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Monday, June 8, 1998 Published at 18:45 GMT 19:45 UK


UK

EU bans fishing 'wall of death'

Drift-nets: Kill up to 8,000 dolphins in European seas every year

European Union ministers have voted to ban drift-nets, blamed for causing widespread damage to sea life and breaking strict fishing regulations.


The BBC's Europe correspondent Angus Roxburgh reports: "Nets widely criticised"
The nets, which can be as long as 8km, will be banned by the end of 2001.

Ireland and France asked for more time for fishing fleets to adapt before the ban comes into place.

Some fishermen completely oppose banning drift-nets, saying that the catching of other species is acceptable.

But environmental group Greenpeace, which has campaigned against the nets for 15 years, gave evidence to the EU that nets 8km long are being used in the Mediterranean, breaking a United Nations moratorium.


[ image: Fishermen throw the dead mammals over board]
Fishermen throw the dead mammals over board
Fishermen use the nets, dubbed by critics "walls of death", to catch tuna and swordfish. But at the same time up to 8,000 dolphins die every year as they are caught in the nets.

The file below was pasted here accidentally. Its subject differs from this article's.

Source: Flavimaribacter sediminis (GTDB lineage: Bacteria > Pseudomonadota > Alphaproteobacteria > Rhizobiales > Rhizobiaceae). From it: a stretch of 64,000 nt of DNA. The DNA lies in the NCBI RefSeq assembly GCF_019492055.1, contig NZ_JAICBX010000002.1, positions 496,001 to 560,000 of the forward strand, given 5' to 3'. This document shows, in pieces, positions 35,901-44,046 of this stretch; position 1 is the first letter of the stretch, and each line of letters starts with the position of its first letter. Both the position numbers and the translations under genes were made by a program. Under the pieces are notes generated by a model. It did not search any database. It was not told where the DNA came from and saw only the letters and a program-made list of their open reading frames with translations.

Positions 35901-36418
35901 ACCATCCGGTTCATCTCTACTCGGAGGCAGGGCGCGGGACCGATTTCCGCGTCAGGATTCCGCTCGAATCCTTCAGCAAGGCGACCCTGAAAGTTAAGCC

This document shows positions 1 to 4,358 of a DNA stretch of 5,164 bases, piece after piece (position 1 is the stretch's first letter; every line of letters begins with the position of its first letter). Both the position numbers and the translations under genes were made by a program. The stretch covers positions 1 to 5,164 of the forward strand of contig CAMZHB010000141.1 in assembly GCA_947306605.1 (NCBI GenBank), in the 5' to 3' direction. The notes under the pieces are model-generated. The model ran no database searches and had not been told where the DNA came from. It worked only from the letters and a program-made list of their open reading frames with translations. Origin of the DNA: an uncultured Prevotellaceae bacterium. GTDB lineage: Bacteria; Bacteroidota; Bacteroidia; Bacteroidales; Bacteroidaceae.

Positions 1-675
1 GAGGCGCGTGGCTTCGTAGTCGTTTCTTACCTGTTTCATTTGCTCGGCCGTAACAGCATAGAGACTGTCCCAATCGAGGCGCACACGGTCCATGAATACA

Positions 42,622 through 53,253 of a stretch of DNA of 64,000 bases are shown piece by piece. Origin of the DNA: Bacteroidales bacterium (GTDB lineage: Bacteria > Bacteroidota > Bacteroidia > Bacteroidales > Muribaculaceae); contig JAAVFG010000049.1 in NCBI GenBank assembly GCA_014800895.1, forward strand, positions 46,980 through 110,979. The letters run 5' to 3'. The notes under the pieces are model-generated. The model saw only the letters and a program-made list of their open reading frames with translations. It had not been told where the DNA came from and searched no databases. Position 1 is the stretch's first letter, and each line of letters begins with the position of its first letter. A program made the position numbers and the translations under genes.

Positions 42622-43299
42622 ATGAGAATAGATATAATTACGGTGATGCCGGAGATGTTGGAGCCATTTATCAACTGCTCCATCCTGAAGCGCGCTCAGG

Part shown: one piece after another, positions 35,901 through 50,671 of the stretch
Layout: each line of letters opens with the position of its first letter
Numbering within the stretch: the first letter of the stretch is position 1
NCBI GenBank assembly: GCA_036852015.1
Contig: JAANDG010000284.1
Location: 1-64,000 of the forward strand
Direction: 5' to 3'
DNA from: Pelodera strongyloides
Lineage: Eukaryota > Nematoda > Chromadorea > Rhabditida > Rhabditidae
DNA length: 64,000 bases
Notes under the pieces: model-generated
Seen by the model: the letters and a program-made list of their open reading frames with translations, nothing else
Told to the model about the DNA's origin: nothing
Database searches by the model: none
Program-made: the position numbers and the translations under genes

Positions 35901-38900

The dead mammals are thrown back into the sea.

Richard Page of Greenpeace said: "There have been scientific studies into the by-catch.

"The French caught 1,700 dolphins in one season. We want the ban to come into place by the year 2,000. A longer delays means more dolphin deaths."

Ban is UK priority

A ban on drift-nets has been a priority during the UK's presidency of the EU and its ministers gained a majority in favour of the move.

Recent international surveys have supported Greenpeace's evidence about the effects of the drift-nets on sea life.

The USA and six Latin American countries have already signed a similar agreement on drift-nets.

But Jeff Bullus, vice-chairman of the Cornish Fish Producers Organisation, said the number of dolphin deaths he had seen were acceptable.

"I cannot understand why the ban on drift-nets should take place," he said.



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22 May 98 | Americas
A safer world for dolphins





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